In some examples, a degree of Magnetic Resonance Imaging (MRI) compatibility may be imparted into the sensor device 100. For example, portions of device, may be made of a material that does not substantially distort the image and create substantial artifacts (i.e., gaps in the image). Certain ferromagnetic materials, for example, may not be suitable because they may create artifacts in an MRI image. In some of these and in other examples, portions of the sensor device 100 may also be made from a material that the MRI machine can image. Some materials that exhibit these characteristics include, for example, tungsten, cobalt-chromium-molybdenum alloys (e.g., UNS: R30003 such as ELGILOY®, PHYNOX®, and the like), nickel-cobalt-chromium-molybdenum alloys (e.g., UNS: R30035 such as MP35-N® and the like), nitinol, and the like, and others.
It should be understood that this disclosure is, in many respects, only illustrative. Changes may be made in details, particularly in matters of shape, size, and arrangement of steps, without exceeding the scope of the disclosure. This may include, to the extent that it is appropriate, the use of any of the features of one example in other examples. The disclosure's scope is, of course, defined in the language in which the appended claims are expressed.
1. A sensor device, comprising:
- a shaft having a proximal region and a distal region;
- a handle disposed on the proximal region of the shaft; and
- an expandable element disposed on the distal region of the shaft, the expandable element configured to move between a collapsed configuration and an expanded configuration, the expandable element including one or more sensor element configured to sense proximity of the sensor element to tissue, the expandable element having a central axis extending longitudinally therethrough;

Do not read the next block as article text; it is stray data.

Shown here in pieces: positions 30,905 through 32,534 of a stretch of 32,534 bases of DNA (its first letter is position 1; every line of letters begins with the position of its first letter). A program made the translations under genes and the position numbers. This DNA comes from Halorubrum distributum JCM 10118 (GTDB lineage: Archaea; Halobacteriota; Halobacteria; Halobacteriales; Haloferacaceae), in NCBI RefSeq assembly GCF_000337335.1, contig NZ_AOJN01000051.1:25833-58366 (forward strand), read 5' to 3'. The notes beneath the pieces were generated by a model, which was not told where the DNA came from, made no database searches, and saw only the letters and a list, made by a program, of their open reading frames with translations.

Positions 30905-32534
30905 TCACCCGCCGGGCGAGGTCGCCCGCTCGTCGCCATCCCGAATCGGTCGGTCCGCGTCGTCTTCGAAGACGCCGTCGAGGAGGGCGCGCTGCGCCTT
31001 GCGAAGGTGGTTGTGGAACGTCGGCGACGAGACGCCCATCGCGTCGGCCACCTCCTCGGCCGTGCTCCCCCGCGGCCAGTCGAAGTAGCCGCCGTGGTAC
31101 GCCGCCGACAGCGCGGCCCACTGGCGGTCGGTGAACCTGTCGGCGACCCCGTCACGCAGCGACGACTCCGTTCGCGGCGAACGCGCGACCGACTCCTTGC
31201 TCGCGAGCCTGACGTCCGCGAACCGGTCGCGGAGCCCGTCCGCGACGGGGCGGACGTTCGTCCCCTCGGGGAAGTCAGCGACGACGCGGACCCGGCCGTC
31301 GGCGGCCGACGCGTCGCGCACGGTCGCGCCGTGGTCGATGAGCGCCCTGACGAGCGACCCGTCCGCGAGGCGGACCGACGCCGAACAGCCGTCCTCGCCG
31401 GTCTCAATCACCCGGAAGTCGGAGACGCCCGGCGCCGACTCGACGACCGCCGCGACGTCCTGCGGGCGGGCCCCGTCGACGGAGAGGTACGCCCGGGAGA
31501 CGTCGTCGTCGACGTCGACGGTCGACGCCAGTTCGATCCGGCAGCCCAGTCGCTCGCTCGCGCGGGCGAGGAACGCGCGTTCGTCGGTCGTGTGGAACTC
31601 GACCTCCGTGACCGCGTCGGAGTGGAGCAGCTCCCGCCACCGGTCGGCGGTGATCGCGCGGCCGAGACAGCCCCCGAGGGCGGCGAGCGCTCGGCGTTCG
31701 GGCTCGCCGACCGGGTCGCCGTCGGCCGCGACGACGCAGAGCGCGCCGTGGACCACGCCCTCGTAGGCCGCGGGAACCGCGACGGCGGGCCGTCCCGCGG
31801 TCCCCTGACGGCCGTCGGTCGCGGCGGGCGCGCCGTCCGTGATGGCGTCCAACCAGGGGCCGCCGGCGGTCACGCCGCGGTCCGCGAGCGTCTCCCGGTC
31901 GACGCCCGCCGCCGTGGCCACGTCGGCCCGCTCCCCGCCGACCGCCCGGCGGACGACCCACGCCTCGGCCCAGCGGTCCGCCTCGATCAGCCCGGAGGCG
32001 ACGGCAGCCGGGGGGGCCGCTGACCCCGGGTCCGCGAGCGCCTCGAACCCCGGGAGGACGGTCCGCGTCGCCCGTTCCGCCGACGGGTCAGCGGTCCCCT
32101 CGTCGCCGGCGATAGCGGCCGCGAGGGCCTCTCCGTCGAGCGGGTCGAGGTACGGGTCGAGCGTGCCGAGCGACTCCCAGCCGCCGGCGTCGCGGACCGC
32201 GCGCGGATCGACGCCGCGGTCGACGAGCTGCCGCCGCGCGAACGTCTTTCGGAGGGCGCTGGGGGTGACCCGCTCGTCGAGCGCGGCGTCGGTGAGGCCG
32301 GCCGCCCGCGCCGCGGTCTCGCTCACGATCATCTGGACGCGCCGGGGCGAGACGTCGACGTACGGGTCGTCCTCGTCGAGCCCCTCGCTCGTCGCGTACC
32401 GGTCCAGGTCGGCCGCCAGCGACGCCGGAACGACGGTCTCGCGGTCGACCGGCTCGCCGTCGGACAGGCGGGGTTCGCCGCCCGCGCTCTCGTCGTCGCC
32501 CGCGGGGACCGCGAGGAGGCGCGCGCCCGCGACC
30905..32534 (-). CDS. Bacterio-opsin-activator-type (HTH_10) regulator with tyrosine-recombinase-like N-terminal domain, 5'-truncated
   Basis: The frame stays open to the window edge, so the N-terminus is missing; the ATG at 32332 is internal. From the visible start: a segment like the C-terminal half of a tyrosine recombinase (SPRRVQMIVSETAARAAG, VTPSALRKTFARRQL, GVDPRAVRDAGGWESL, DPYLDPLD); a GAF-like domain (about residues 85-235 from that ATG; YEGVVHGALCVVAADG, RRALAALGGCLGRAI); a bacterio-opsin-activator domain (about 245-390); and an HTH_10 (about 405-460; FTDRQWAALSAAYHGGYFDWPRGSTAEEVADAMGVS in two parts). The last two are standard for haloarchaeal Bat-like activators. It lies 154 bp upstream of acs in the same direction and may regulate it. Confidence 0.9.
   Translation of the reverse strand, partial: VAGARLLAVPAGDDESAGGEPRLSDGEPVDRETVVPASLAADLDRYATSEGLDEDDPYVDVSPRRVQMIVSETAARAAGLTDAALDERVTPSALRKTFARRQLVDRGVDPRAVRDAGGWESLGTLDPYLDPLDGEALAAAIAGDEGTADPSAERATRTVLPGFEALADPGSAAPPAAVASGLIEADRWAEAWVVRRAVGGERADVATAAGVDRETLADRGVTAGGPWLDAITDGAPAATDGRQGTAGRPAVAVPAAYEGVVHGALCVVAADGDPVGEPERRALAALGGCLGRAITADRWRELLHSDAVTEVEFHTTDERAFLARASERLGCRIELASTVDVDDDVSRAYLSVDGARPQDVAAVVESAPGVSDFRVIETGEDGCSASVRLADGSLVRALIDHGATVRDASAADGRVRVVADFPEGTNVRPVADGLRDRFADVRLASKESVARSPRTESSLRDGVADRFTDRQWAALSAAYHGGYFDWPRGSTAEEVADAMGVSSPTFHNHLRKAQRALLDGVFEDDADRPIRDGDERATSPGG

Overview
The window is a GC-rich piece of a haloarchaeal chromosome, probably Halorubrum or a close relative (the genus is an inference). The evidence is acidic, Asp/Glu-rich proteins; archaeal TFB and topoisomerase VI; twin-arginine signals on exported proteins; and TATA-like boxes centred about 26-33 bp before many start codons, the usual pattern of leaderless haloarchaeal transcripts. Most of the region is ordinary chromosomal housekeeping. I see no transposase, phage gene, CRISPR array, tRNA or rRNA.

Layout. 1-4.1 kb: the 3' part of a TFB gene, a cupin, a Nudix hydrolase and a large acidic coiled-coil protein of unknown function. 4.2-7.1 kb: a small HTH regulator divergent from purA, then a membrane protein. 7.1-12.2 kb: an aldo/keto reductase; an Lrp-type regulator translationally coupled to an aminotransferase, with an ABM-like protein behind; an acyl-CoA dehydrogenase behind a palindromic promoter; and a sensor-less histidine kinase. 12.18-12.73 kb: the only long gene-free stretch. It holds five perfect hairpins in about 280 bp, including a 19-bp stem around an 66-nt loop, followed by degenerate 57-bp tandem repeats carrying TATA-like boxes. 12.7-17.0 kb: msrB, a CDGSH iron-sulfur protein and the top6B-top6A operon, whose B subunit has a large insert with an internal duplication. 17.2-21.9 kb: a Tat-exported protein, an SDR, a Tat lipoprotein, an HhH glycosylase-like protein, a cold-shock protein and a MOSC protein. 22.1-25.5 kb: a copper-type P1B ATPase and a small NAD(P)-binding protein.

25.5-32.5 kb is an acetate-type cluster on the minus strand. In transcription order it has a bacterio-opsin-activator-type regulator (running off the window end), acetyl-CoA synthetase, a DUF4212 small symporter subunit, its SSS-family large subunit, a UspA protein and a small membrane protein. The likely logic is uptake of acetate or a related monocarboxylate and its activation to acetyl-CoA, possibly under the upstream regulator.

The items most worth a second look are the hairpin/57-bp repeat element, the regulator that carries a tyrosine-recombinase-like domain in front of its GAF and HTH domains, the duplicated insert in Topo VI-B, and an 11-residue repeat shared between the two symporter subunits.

- wherein the handle includes an indicator configured to distinguish between contact of the sensor element with tissue, loss of contact, and proximity of the sensor element to tissue;
- wherein the shaft extends proximally from the expandable element along an axis parallel to but radially spaced away from the central axis;
- wherein the expandable element includes proximal and distal annular rings each having a slit that allows a diameter of each annular ring to be reduced by applying external pressure on the ring.
2. The sensor device of claim 1, wherein the expandable element includes two or more flexible arms, each flexible arm is configured to be moveable between the collapsed and expanded configurations, and the two or more flexible arms each include one or more sensor element.
3. The sensor device of claim 2, wherein the expandable element includes a shape memory element defining the two or more flexible arms.
4. The sensor device of claim 2, wherein each flexible arm includes the one or more sensor element disposed on a distal region thereof.
5. The sensor device of claim 1, further comprising a pull wire configured to expand the expandable element.
6. The sensor device of claim 1, wherein the one or more sensor element is configured to distinguish between blood contact and tissue contact.